At big holiday meals, I will often print these questions and put one under each person's plate. Varying the questions -- instead of having everyone answer the same question -- tends to keep folks more engaged. A printable copy of this list is here.
It goes without saying that no two people grieve in the same way. Everyone's needs are different at a time of loss, as are everyone's emotions. But in giving voice to one's own grief, others who have not been given the chance to express themselves can likewise find their voice.
One afternoon a nine-year-old spent a great afternoon playing outside on a warm Saturday in November. He came inside after several hours grimy, hungry, and exhausted and his devoted mother fed him and gave him a bubble bath that he loved. I know this mother well and she shared what soon ensued.
In our society there are so many people wanting to be heard, yet so many missed opportunities for connection. Listening is an underestimated skill that is vital for health and healing. Practice being a listener and you'll soon discover the power listening has.
This blog is about the Business Case for Conversation. In it, I will share not only my journey as an organization and leadership development expert seeing the challenges the business community is facing, but also an analysis of what companies can do to address them.
Take a moment to look around the next time you're in a meeting, at a social event, waiting in line or walking down the street. You'll likely find yourself surrounded by people staring at a smartphone or other digital device. Chances are you'll join them. What's going on here?
We live in a relatively disconnected world. Fortunately, that is mostly by choice. The fact is, we don't need to wait for an International Day of Connection or a global eye gazing experiment to choose differently. We can just do it. And that, my friends, is beautiful.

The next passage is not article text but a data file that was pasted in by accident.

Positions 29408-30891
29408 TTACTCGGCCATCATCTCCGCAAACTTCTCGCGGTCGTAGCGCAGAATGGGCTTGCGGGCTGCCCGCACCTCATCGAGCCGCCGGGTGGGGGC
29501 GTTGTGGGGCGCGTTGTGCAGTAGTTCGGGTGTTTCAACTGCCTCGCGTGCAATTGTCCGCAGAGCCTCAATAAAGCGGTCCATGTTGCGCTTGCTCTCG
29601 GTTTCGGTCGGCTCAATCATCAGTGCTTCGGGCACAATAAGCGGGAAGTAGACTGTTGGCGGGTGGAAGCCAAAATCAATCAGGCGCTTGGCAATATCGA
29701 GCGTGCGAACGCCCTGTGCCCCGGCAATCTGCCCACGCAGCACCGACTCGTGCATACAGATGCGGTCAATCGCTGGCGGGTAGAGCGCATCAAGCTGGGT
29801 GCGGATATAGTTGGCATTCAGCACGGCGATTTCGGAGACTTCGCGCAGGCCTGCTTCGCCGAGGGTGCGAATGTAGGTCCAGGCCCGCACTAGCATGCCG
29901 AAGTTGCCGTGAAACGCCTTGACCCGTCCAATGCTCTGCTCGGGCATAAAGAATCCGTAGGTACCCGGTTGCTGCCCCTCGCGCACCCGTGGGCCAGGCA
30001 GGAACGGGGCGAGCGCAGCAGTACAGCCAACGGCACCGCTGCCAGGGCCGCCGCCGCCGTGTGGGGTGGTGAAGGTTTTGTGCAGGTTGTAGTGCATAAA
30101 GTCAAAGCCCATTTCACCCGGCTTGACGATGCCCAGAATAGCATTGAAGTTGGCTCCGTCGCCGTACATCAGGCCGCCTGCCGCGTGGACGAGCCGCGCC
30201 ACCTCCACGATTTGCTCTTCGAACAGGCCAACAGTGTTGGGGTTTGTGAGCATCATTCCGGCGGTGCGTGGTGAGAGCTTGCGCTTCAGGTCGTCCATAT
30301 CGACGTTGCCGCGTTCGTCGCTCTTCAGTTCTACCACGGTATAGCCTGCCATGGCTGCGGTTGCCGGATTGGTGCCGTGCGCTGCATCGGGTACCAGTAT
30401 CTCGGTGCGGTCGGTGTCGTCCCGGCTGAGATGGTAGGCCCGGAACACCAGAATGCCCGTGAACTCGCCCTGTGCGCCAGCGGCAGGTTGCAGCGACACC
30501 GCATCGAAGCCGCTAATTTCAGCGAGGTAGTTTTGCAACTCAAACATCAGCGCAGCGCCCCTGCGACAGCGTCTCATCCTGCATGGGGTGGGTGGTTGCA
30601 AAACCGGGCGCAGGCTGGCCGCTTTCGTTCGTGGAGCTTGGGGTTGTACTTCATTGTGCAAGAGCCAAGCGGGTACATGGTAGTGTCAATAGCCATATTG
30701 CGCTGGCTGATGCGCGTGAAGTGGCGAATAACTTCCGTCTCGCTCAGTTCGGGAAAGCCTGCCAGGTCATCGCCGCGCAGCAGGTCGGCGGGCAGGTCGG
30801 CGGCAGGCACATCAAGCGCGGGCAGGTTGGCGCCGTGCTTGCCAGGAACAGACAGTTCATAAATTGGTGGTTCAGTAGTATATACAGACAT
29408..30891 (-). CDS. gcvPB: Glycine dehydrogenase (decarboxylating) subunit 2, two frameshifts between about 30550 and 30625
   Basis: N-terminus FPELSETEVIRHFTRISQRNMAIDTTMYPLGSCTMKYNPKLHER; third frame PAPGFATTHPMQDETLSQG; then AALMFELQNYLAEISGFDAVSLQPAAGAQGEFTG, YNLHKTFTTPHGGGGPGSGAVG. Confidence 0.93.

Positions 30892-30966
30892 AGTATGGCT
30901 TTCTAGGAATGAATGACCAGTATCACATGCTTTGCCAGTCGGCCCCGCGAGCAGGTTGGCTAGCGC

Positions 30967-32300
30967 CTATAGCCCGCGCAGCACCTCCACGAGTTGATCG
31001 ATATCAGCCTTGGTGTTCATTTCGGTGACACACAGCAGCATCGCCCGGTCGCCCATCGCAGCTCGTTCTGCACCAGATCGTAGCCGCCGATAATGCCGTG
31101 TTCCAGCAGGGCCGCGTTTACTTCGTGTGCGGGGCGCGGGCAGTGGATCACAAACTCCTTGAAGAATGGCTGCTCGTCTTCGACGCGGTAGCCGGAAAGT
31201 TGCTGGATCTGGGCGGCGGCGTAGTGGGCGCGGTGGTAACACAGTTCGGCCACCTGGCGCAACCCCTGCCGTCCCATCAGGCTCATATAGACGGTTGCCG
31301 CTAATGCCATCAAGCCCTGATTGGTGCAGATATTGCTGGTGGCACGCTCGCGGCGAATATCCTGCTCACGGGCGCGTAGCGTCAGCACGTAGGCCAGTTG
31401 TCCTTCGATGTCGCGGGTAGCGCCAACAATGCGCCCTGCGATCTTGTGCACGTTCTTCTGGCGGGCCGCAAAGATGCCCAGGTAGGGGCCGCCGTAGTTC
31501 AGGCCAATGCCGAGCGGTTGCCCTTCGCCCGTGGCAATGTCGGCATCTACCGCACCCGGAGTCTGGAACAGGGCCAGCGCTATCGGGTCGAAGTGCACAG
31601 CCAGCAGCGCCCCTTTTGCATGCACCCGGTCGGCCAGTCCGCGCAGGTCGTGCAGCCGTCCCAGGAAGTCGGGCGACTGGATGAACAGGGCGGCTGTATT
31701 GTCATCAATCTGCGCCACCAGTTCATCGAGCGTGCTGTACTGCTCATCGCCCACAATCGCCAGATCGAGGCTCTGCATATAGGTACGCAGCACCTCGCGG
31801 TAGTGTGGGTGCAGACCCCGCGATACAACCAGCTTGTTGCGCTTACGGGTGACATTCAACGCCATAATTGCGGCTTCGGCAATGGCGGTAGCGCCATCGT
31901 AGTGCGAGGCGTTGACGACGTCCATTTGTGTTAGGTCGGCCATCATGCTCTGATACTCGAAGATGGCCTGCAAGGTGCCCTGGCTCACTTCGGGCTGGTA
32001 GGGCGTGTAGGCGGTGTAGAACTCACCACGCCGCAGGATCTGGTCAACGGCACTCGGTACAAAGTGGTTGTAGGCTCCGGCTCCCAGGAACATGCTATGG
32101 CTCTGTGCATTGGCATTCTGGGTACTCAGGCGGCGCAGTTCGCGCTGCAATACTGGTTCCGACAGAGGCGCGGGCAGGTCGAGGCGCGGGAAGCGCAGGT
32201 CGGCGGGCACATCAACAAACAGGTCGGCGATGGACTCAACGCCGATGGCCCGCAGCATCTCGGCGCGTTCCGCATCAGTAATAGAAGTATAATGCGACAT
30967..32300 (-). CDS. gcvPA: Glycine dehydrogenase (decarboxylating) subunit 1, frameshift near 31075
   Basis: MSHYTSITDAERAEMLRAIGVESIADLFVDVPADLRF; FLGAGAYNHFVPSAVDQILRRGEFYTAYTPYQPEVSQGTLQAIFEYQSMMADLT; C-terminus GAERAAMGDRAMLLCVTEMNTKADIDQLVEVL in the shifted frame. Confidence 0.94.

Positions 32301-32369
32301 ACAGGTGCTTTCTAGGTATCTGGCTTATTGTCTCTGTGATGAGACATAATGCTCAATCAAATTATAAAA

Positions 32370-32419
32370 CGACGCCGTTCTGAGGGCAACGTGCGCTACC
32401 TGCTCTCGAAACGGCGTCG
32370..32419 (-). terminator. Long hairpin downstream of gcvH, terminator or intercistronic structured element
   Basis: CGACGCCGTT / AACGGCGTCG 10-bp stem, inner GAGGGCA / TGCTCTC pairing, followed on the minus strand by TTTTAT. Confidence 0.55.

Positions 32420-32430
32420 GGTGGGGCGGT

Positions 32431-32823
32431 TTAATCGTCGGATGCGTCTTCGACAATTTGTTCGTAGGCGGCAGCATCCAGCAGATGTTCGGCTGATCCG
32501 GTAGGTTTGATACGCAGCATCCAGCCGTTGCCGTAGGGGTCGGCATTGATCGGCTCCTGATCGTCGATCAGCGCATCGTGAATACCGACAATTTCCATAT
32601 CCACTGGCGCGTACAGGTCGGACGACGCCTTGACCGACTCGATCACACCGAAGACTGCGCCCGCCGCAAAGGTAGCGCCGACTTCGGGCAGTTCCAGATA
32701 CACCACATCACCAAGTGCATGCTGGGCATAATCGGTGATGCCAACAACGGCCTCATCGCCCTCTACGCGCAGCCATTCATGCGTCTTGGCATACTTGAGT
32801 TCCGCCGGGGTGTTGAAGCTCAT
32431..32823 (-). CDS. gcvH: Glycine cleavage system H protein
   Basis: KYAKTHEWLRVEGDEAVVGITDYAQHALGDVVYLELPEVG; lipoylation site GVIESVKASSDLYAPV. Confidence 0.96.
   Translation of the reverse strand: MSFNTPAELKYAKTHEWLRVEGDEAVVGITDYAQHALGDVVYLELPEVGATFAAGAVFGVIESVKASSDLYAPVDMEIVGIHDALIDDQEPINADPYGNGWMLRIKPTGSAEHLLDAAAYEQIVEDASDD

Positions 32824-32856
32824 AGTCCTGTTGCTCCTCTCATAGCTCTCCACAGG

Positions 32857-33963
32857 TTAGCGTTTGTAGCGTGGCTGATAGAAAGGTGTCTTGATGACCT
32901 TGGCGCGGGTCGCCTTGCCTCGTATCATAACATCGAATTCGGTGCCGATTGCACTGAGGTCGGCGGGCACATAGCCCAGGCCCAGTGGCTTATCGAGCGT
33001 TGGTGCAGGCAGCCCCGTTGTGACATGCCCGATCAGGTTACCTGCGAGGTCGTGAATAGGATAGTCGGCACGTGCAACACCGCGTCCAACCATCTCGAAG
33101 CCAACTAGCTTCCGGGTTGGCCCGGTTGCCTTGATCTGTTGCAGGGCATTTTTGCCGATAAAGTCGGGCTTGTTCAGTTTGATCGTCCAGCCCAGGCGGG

Only our internal experience and our emotions can truly guide us towards the answers to the big questions. But emotions get a bad wrap! We all know we have them. Yet, somehow, us humans get caught in a struggle to control or get rid of them.
A healthy, reciprocal relationship requires a healthy you. By dating with eyes wide open, you are being given the perfect space to practice honoring yourself each and every time an opportunity arises. This is how we cultivate self-worth and this is how we attract our ideal mate!
The in-betweens in life often appear as momentary windows of time and if we're not careful, we'll see them as insignificant experiences. However, these experiences add up to an important part of our lives and can ultimately define our existence.
When we trust the truth of our own love, the truth of our partner's love, and that we are worthy and deserving of that love, the doubts and fears dissolve and disappear. And it just doesn't get much better than that.
To acknowledge imperfections, some of us have to confront our idealized image, a narcissistic view of the self that dictates we must be perfect. In this case, a mistake and the need to apologize, can be experienced as like a blemish that needs to be hidden.
It's not that you won't ever get around to mending them; it's just when you see the inside-out nature of our experience, it makes no sense to take yourself out of connection with your partner in order to fix an issue that only seems important when the connection is absent.
"There's just something about her." You just hear that about certain people. They have that special "something." It's not tangible, but you can definitely feel it. You feel naturally drawn to them. Like a magnet. You're not sure why, but you feel an invisible pull drawing you to come closer.